La Traviata began with an ethereal full moon beamed on to the backdrop of Nottingham’s Theatre Royal and a polite notice that Hye-Youn Lee was unwell and Anna Jeruc-Kopec was to play the role of Violetta. As the silhouette of Violetta appeared and the murmuring of the audience ebbed away Jeruc-Kopec made sure no one would be disappointed by the understudy’s performance.
Violetta is a courtesan who indulges in the luxuries of Parisian high life. Act 1 opened with a lavish party hosted by Violetta. The first striking thing about the opera for me was the number of cast members. The stage was filled with drunken party members singing in full, rich harmonies. The regal seventeenth century costumes added to the vibrancy and business of the opening scene. At this point, Alfredo played by Ji-Min Park was introduced. Alfedo has long been an admirer of Violetta and expresses his love for her. This declaration of love is quickly interrupted by Violetta, who explains she has no interest in falling in love. The complex overlapping of sung parts from X, Ji-Min Park and the chorus were executed perfectly. The opening song ‘Libiamo ne’ lieti calico’ did not sound crowded nor over rehearsed. It gave the relaxed, merriment feeling of a party.
The opening song ‘Libiamo ne’ lieti calico’ …gave the relaxed, merriment feeling of a party.
As Act 2 unfolded, the audience learnt that Violetta could be tempted to leave her exuberance lifestyle and fall in love. To her surprise, she settles for a quieter life with Alfredo away from Paris. This act included more minimal scenery and fewer artists. This allowed the focus to fall solely on the singers musical talents. Jeruc-Kopec’s soprano melodies were beautifully complimented by her on stage lovers tenor vocals. The two lead artists sang faultlessly. The orchestra, consisting mainly of string instruments, glued the performance together with extraordinary timing and precision. The instruments, although vital to the show, remained quiet and subdued. The richness and magnitude of the singers’ voices must be given credit. The cast was able to fill the expanses of the Theatre Royal without the assistance of a microphon.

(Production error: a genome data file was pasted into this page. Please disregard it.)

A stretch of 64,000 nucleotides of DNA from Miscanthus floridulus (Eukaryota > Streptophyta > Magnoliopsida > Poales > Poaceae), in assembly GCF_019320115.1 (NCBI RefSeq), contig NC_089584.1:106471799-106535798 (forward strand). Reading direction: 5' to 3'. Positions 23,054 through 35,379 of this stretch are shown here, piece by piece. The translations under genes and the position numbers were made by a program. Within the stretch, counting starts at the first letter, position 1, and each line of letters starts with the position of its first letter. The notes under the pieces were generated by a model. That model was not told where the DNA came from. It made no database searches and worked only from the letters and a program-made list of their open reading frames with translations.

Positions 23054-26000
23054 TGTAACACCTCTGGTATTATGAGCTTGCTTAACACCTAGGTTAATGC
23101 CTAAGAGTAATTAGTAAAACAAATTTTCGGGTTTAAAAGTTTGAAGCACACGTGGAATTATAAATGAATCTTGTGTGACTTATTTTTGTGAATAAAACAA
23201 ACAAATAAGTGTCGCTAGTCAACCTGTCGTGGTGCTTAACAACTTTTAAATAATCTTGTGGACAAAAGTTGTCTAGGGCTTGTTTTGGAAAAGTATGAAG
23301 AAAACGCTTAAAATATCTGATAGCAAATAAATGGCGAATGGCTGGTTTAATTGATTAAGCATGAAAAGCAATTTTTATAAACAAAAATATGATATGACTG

Jeruc-Kopec’s soprano melodies were beautifully complimented by Ji-Min Park’s tenor vocals.
The drama within Act 2 was narrated with English subtitles. This was just as well as the story line became more complicated and the pace drastically quickened. The opera flitted between minimal scenes between two characters and lavish party scenes involving the entire cast. A highlight included the song between Alfredo’s father, Giorgio and Violetta. In this tender, emotive song Giorgio asks Violetta to leave his son in order to honor the family’s reputation. The song ‘Pura siccome un angelo’ has various renditions available online but no video clip can do the on stage emotions justice. The tenor chorus’ part during the party was a particular favourite of mine. It nicely broke up Violetta’s soaring soprano notes adding more depths and a range of octaves to the scene.
A highlight included the song between Alfredo’s father, Giorgio and Violetta
Act 3 is fairly short yet the most powerful of the three acts. Without spoiling the ending, it involves a melancholy range of emotions and was delivered in a effortlessly tasteful manner. The one aspect I felt perturbed by was that the full moon from the first act had been replaced by projected videos of cells. The image of microscopic cells wasn’t cogent with the delicate subject being addressed in the last scene. The image was an unusual choice and for me, the only thing out of place in an otherwise flawless production.